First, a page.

(Photo by Douglas Levere, BA '89)
Build house. Shake vigorously. Repair damage. Repeat.
Thatís the recipe earthquake engineers at UB are following as they launch a series of unprecedented seismic tests on a full-scale, two-story, wood-frame townhouse over the next several months.
The 73,000-pound, 1,800-square-foot townhouse will be the largest wooden structure to undergo seismic testing on a shake table in the United States. The landmark testing at UB is part of a $1.24 million international project called NEESWood, funded by the National Science Foundationís George E. Brown Jr. Network for Earthquake Engineering Simulation (NEES). In November, the full-scale, furnished, three-bedroom, two-bathroom townhouse will be subjected to the most violent shaking possible in a laboratoryómimicking what an earthquake that occurs only once every 2,500 years would generate.
In that final test, the townhouse is expected to suffer massive damage, according to computer simulations performed by the UB researchers and colleagues at other NEESWood institutions. To gather the data, the UB researchers are equipping the townhouse with 250 sensors that will provide detailed information about how each nook and cranny behaves during each simulated earthquake.
The experiments are being performed in UBís Structural Engineering and Earthquake Simulation Laboratory (SEESL), the only laboratory in the nation large and sophisticated enough to conduct the tests. (Details about SEESL are available at http://nees.buffalo.edu/.)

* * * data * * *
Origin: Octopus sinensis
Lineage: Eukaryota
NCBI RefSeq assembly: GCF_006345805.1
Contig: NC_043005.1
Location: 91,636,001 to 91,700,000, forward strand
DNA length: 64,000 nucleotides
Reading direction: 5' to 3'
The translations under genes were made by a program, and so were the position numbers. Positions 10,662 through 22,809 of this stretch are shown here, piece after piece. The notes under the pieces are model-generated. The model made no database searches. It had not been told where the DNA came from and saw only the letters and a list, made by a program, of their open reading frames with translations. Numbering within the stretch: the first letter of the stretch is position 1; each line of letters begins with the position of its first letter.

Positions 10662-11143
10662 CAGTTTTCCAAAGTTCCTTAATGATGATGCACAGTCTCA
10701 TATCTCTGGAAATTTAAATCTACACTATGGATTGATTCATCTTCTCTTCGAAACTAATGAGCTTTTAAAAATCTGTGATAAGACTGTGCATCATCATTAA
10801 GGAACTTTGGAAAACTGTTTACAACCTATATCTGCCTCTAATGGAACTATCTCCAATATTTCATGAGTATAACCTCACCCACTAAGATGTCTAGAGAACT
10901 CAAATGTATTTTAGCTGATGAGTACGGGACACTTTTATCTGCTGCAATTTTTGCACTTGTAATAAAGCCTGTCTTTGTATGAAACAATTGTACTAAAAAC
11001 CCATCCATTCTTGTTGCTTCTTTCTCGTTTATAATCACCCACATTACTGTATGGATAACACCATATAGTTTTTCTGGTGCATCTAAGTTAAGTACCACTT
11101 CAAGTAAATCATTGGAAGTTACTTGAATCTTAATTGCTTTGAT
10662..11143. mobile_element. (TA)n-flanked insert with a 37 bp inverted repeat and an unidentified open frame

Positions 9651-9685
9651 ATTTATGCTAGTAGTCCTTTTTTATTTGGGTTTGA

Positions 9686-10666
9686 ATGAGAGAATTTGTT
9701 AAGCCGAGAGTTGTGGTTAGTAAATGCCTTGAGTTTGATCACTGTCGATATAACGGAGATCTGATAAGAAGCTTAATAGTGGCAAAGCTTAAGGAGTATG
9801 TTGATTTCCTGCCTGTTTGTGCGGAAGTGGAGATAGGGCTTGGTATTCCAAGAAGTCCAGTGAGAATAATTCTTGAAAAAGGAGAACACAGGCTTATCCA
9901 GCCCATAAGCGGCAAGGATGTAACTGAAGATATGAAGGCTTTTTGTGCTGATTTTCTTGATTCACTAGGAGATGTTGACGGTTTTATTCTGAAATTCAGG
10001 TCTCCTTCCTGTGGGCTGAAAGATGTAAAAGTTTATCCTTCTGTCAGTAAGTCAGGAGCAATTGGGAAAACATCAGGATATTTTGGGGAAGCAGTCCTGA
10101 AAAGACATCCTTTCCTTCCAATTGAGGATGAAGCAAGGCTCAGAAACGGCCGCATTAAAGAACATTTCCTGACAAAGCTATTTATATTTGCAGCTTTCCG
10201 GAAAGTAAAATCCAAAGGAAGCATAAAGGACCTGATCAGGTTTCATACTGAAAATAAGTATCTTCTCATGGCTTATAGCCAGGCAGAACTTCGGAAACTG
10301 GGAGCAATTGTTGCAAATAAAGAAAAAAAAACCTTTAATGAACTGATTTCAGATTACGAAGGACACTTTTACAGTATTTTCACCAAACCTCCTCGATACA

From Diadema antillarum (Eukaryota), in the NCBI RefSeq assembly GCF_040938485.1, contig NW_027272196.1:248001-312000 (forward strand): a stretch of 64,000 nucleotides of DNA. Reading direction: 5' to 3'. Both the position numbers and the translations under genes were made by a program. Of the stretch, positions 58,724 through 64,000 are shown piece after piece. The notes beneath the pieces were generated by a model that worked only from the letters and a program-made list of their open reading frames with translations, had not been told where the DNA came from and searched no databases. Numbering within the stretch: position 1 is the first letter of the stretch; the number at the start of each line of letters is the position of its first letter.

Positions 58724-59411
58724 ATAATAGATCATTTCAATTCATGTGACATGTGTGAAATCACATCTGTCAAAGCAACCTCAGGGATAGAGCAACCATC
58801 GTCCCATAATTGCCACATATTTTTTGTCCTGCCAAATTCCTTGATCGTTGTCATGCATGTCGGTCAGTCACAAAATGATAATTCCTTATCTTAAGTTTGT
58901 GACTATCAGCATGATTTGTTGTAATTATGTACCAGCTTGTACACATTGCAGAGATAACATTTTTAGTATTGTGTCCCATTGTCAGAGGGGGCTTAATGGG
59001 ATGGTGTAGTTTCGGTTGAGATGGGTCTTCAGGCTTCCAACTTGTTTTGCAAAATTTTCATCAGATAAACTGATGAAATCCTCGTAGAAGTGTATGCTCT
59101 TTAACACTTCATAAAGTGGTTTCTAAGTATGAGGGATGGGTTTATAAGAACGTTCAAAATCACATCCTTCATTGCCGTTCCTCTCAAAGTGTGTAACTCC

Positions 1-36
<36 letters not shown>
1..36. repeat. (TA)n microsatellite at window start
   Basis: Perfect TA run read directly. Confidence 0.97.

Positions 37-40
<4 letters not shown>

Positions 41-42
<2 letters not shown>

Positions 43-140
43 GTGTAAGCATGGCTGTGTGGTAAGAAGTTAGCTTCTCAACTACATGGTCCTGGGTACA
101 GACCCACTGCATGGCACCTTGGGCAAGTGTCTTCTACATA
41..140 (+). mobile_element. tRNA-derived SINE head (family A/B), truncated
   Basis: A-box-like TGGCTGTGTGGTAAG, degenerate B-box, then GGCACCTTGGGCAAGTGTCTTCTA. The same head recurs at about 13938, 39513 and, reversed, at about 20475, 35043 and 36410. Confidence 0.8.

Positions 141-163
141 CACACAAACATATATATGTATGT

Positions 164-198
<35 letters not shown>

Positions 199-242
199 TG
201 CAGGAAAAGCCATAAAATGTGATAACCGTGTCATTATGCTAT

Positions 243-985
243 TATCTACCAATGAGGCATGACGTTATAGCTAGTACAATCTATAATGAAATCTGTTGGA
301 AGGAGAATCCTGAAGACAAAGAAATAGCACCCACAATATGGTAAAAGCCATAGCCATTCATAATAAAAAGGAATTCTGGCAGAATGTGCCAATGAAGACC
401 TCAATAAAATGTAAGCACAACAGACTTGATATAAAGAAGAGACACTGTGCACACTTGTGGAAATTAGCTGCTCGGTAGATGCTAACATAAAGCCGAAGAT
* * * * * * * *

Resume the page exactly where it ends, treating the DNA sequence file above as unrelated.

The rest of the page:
Between now and November, several dozen professors, students, contractors and local companies will be constructing, testing, repairing and retesting the two-story townhouse. It is being constructed on top of twin, movable shake tables in UBís SEESL that will be set to deliver the exact same earthquake payload with precise simultaneous synchronization. During each of the six testing phases being planned, the townhouse structure will be subjected to five increasing levels of shaking in three dimensions, the most authentic ground motions that can be produced in a U.S. laboratory. The ground motions will simulate increasing intensities that were recorded during the 1994 Northridge earthquake in the Los Angeles region.
The UB tests will be among the first to provide realistic data to engineers about how a typical, full-scale, two-story, wood-frame townhouse built to current standards in California will behave in an earthquake.
The ultimate goal of the four-year NEESWood project is to develop a design philosophy for wooden structures in seismic regions so that taller and larger wooden structures can be built, up to six stories in height. In some states, explains Andre Filiatrault, professor of civil, structural and environmental engineering, wood structures of up to four and five stories tall are being built, but no data are available on how such structures will perform in an earthquake.